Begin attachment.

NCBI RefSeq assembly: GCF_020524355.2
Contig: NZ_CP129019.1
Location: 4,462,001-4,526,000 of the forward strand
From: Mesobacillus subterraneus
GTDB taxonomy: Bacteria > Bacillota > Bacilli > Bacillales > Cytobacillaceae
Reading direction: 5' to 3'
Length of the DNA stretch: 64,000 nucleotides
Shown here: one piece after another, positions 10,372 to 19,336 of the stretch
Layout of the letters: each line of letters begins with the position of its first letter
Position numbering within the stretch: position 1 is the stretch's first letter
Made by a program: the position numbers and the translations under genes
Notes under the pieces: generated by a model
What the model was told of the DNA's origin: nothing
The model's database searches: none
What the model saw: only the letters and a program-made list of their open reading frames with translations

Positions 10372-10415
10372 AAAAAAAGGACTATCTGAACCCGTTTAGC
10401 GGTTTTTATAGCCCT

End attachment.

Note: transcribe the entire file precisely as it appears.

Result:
NCBI RefSeq assembly: GCF_020524355.2
Contig: NZ_CP129019.1
Location: 4,462,001-4,526,000 of the forward strand
From: Mesobacillus subterraneus
GTDB taxonomy: Bacteria > Bacillota > Bacilli > Bacillales > Cytobacillaceae
Reading direction: 5' to 3'
Length of the DNA stretch: 64,000 nucleotides
Shown here: one piece after another, positions 10,372 to 19,336 of the stretch
Layout of the letters: each line of letters begins with the position of its first letter
Position numbering within the stretch: position 1 is the stretch's first letter
Made by a program: the position numbers and the translations under genes
Notes under the pieces: generated by a model
What the model was told of the DNA's origin: nothing
The model's database searches: none
What the model saw: only the letters and a program-made list of their open reading frames with translations

Positions 10372-10415
10372 AAAAAAAGGACTATCTGAACCCGTTTAGC
10401 GGTTTTTATAGCCCT